Simpler times, quainter times: these are all referenced in early frames of Massive Attack’s precision lighting and video programme – which Robert Del Naja made in close collaboration with British artist Adam Curtis – and in cheeky pre-show music that included anodyne gems such as Aerosmith’s ‘I Don’t Want to Miss a Thing’ (1998) and Chumbawamba’s ‘Tubthumping’ (1997). In the context of such sentimental fare, we are reminded, Mezzanine hit listeners like a ton of bricks. It remains a shadowy noir built on meandering sitars, buzzsaw guitars, throbbing sub-bass and ethereal lyrics meant to create tension that builds like a fever. The album opener, ‘Angel’, was used to harrowing effect in the film Snatch (2000) as itinerant boxer Mickey O’Neil’s (Brad Pitt) mother’s caravan was burned to the ground. Unlike earlier records, which relied heavily on samples and synthesizers, Mezzanine marked a foray into subtle instrumentation and lyrics evoking a claustrophobic urban miasma.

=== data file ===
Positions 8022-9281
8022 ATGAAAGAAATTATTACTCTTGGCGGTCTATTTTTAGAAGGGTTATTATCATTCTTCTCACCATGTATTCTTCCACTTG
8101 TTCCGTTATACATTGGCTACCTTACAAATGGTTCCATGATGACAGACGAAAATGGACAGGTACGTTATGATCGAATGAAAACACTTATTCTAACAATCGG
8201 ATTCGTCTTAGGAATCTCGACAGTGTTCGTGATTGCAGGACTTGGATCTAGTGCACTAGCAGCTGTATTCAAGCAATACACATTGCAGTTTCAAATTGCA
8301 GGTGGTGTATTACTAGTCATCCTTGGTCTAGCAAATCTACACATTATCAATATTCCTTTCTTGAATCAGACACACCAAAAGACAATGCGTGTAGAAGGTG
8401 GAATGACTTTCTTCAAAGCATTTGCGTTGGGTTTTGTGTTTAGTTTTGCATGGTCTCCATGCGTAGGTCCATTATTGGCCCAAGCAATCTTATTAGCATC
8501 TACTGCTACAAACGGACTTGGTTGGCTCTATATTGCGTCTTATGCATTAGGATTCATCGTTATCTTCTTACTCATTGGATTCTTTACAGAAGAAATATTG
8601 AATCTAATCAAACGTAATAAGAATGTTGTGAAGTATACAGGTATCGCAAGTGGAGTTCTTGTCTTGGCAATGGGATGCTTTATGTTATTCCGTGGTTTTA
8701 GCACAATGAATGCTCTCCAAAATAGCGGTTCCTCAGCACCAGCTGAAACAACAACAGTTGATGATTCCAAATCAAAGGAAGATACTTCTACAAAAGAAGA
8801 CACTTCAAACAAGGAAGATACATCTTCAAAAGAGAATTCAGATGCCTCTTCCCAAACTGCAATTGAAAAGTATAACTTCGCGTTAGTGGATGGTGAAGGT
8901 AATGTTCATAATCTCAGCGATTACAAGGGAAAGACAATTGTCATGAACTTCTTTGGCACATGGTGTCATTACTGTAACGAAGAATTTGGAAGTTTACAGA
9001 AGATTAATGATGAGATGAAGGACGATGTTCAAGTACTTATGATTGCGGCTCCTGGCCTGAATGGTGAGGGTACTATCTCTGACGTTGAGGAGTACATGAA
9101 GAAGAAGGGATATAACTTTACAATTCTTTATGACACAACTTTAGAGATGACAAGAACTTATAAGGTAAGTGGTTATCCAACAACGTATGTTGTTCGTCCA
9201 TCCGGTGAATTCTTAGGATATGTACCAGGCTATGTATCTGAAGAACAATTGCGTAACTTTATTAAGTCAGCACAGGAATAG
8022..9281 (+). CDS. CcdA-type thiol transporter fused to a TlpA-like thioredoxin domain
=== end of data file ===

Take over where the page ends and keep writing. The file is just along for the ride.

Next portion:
Massive Attack, Mezzanine, 1998, record cover. Courtesy: Virgin Records

Massive Attack, Mezzanine​, 1998, record cover. Courtesy: Virgin Records

I wrote a book recently, for Bloomsbury’s ‘33 1/3’ series, about Massive Attack’s 1991 debut, Blue Lines. There, I argued that, while that record was in many ways the group’s funkiest and most ground-breaking, Mezzanine, in all of its cinematic glory, was a definite work of art that was a harbinger of the darker human tragedy of 9/11 that was lurking around the corner. One animation from the current tour depicts a clunky, digital-flight-simulator view of a plane cruising ominously towards skyscrapers. Curtis’s highbrow-vapourwave stylings are evident here, in the deft use of archival footage and ALLCAPS declamations about geopolitics and global surveillance.